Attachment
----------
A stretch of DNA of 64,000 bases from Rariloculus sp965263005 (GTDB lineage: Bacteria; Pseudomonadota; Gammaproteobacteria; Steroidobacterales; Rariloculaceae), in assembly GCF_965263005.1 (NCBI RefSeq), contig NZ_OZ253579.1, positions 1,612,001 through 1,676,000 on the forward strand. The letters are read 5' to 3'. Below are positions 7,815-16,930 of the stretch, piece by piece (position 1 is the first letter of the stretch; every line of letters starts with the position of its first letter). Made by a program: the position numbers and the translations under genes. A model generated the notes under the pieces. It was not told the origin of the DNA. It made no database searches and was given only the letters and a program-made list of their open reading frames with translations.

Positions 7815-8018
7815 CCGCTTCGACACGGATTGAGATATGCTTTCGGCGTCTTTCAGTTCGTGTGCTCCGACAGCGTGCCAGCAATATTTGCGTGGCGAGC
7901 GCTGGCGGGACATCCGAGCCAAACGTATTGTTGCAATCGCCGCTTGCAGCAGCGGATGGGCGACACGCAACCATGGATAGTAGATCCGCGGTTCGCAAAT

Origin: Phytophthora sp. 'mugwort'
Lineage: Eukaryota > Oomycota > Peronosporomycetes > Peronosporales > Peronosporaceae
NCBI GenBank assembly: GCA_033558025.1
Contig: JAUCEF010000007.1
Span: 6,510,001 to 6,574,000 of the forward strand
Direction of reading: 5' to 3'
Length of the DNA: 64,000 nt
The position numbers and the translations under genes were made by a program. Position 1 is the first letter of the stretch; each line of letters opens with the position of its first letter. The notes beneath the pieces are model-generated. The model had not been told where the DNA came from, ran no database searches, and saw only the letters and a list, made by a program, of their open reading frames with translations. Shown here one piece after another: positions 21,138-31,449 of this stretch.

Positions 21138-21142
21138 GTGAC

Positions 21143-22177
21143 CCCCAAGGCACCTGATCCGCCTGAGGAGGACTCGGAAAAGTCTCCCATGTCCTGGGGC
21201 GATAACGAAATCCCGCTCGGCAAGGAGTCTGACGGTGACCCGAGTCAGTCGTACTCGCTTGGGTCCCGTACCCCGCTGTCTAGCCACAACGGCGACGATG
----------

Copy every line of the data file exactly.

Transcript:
A stretch of DNA of 64,000 bases from Rariloculus sp965263005 (GTDB lineage: Bacteria; Pseudomonadota; Gammaproteobacteria; Steroidobacterales; Rariloculaceae), in assembly GCF_965263005.1 (NCBI RefSeq), contig NZ_OZ253579.1, positions 1,612,001 through 1,676,000 on the forward strand. The letters are read 5' to 3'. Below are positions 7,815-16,930 of the stretch, piece by piece (position 1 is the first letter of the stretch; every line of letters starts with the position of its first letter). Made by a program: the position numbers and the translations under genes. A model generated the notes under the pieces. It was not told the origin of the DNA. It made no database searches and was given only the letters and a program-made list of their open reading frames with translations.

Positions 7815-8018
7815 CCGCTTCGACACGGATTGAGATATGCTTTCGGCGTCTTTCAGTTCGTGTGCTCCGACAGCGTGCCAGCAATATTTGCGTGGCGAGC
7901 GCTGGCGGGACATCCGAGCCAAACGTATTGTTGCAATCGCCGCTTGCAGCAGCGGATGGGCGACACGCAACCATGGATAGTAGATCCGCGGTTCGCAAAT

Origin: Phytophthora sp. 'mugwort'
Lineage: Eukaryota > Oomycota > Peronosporomycetes > Peronosporales > Peronosporaceae
NCBI GenBank assembly: GCA_033558025.1
Contig: JAUCEF010000007.1
Span: 6,510,001 to 6,574,000 of the forward strand
Direction of reading: 5' to 3'
Length of the DNA: 64,000 nt
The position numbers and the translations under genes were made by a program. Position 1 is the first letter of the stretch; each line of letters opens with the position of its first letter. The notes beneath the pieces are model-generated. The model had not been told where the DNA came from, ran no database searches, and saw only the letters and a list, made by a program, of their open reading frames with translations. Shown here one piece after another: positions 21,138-31,449 of this stretch.

Positions 21138-21142
21138 GTGAC

Positions 21143-22177
21143 CCCCAAGGCACCTGATCCGCCTGAGGAGGACTCGGAAAAGTCTCCCATGTCCTGGGGC
21201 GATAACGAAATCCCGCTCGGCAAGGAGTCTGACGGTGACCCGAGTCAGTCGTACTCGCTTGGGTCCCGTACCCCGCTGTCTAGCCACAACGGCGACGATG